Notes and Editorial Reviews
Piano Quartet No. 1 in c,
Piano Quartet No. 2 in f,
Piano Quartet in Eb
Leipzig Pn Qrt
QUERSTAND 1222 (78: 57)
The most interesting item on this brand new release is the piano quartet by Salomon Jadassohn (1831–1902). Rather
than repeat his life story here, I would refer you to my review of his piano trios in the 34:6 issue, previously the sole entry in the
Archive for this sorely neglected late-19th-century German composer. ArkivMusic, in fact, lists only the reviewed piano trios disc, this Querstand recording of Jadassohn’s Piano Quartet, and Volume 47 in Hyperion’s “Romantic Piano Concerto” series, containing the composer’s two piano concertos. That’s quite a record of neglect, considering that the man wrote nearly 150 works, including, allegedly, even an opera, though my admittedly cursory research didn’t turn up the name of it. Most of Jadassohn’s efforts, however, were devoted to chamber music—a string quartet, three piano quartets, four piano trios, and three piano quintets—countless songs and choral works, and (good grief!) four symphonies. This sort of thing is right up CPO’s alley; one can only wonder why the German label, dedicated to saving so many lost souls, hasn’t gotten around to rescuing one of its own.
The case for Jadassohn’s music may not be the most convincing or compelling, but surely it’s as worth making as are the cases for some of the authentic nonentities that find their way onto disc these days. Jadassohn didn’t get around to composing the C-Minor Piano Quartet, his first of three, until 1884, at the age of 53, placing it squarely between Brahms’s Third and Fourth Symphonies. The quartet is drop-dead gorgeous, but it’s of a musical style and vocabulary rather earlier than Brahms’s at the time. If you could somehow fuse the forward-thrusting rhythmic and harmonic patterning of Mendelssohn with the arching lyricism of Schumann, you would have Jadassohn’s piano quartet, which is why it was a brilliant, if obvious, stroke also to include on the disc works by both Mendelssohn and Schumann. No Mendelssohn scherzo is any more Mendelssohnian than the scherzo (second movement) of Jadassohn’s quartet, and no contrasting trio section any more Schumannesque than the trio section from that same movement. This is a significant addition to the piano quartet literature.
By virtue of the composer’s name recognition, Mendelssohn’s F-Minor Piano Quartet has received a measure of attention on disc perhaps to a degree somewhat more than it warrants. The piece is a student work, written at the age of 14 and dedicated to Mendelssohn’s teacher, Carl Friedrich Zelter. It predates the Octet and the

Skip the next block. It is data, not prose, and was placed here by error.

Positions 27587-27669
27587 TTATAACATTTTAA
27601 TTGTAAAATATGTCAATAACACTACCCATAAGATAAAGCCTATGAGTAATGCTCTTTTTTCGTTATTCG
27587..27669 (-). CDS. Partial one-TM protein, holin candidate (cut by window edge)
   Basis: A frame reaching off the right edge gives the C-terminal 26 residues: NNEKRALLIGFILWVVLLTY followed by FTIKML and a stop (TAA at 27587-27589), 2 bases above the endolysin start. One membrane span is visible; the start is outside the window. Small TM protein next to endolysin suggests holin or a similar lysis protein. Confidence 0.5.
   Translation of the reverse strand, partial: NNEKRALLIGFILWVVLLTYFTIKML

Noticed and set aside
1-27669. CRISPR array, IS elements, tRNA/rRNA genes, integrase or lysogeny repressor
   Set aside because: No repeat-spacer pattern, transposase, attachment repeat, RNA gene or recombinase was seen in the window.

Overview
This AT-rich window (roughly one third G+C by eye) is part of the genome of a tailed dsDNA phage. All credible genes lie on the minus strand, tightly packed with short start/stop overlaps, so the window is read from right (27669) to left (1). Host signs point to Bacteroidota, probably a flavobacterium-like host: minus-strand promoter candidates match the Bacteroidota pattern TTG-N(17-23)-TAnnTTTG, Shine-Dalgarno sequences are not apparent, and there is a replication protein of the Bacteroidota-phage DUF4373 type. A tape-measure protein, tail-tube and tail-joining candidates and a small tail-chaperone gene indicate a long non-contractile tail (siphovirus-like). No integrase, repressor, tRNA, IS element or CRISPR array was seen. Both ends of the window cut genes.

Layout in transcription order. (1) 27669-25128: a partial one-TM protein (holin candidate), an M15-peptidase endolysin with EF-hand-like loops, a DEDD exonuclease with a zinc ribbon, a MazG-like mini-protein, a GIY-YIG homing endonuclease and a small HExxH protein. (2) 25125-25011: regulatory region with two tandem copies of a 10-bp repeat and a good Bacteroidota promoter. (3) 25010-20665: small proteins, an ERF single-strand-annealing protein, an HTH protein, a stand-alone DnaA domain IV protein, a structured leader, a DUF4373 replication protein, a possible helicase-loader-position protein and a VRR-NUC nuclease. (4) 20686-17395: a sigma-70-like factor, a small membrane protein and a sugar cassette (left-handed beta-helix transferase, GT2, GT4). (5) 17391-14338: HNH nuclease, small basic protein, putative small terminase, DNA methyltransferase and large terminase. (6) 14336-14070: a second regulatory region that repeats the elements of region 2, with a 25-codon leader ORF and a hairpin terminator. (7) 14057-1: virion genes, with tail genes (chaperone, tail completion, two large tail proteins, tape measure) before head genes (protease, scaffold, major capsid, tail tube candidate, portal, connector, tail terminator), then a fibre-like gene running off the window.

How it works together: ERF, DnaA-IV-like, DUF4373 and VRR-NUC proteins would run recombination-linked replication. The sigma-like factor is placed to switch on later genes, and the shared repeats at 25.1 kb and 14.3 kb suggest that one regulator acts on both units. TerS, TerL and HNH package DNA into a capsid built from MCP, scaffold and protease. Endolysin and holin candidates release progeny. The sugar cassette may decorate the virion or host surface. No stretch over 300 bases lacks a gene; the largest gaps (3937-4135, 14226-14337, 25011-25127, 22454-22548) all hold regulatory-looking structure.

Overture to a Midsummer Night’s Dream
, the two teenaged works in which Mendelssohn’s genie fully escaped its bottle. It’s only because the work bears the name of a famous composer and was written by a 14-year-old boy 61 years before the 53-year-old Jadassohn wrote his piano quartet that Mendelssohn’s effort is regarded more highly than Jadassohn’s. Yet hearing the Mendelssohn immediately following the Jadassohn on the disc, there’s no question but that, in at least this one instance, Jadassohn’s is the far superior work.
Schumann’s Eb-Major Piano Quartet needs no introduction. It’s one of the six great works that sprang forth from his miraculous chamber music year of 1842, the other five being the Eb-Major Piano Quintet, the three string quartets, and the
for piano trio, op. 88. Not surprisingly, it’s the Schumann that offers the Leipzig Piano Quartet the greatest competition.
Querstand’s booklet note names the four musicians that chair the Leipzig Piano Quartet and provides biographical sketches for each of them, but curiously, no mention is made of the ensemble as a corporate entity. Not even the group’s website, leipziger-klavierquartett.de, gives its founding date or anything about its history. What it does give us is an overview of the ensemble’s repertoire, which ranges from Beethoven to Schnittke, though, thus far, the trio of piano quartets on the present CD is the Leipzig Piano Quartet’s first and only recording.
All four players have professional pedigrees and are apparently members in one or another of Leipzig’s established orchestral organizations, so the technical level of performance is very high. My one disagreement with the ensemble is on an interpretive point involving the chosen tempo for the
movement of the Schumann. As I’ve said in a previous review of the work performed by the Fine Arts Quartet, Schumann may just have crafted the most poignant melody ever written; all of the world’s pain and sorrow are borne by its grief. I realize it’s a personal thing, but for my taste the Leipzig Piano Quartet’s too-hurried tempo for this movement fails to savor its pathos.
Other than that, I have no complaints about the performances or the recording, and for the Jadassohn alone, I give this release an urgent recommendation.
FANFARE: Jerry Dubins
Works on This Recording
Piano Quartet in C minor, Op. 77 by Salomon Jadassohn
Leipzig Piano Quartet
Date of Recording: 03/2012
Length: 30 Minutes 1 Secs.
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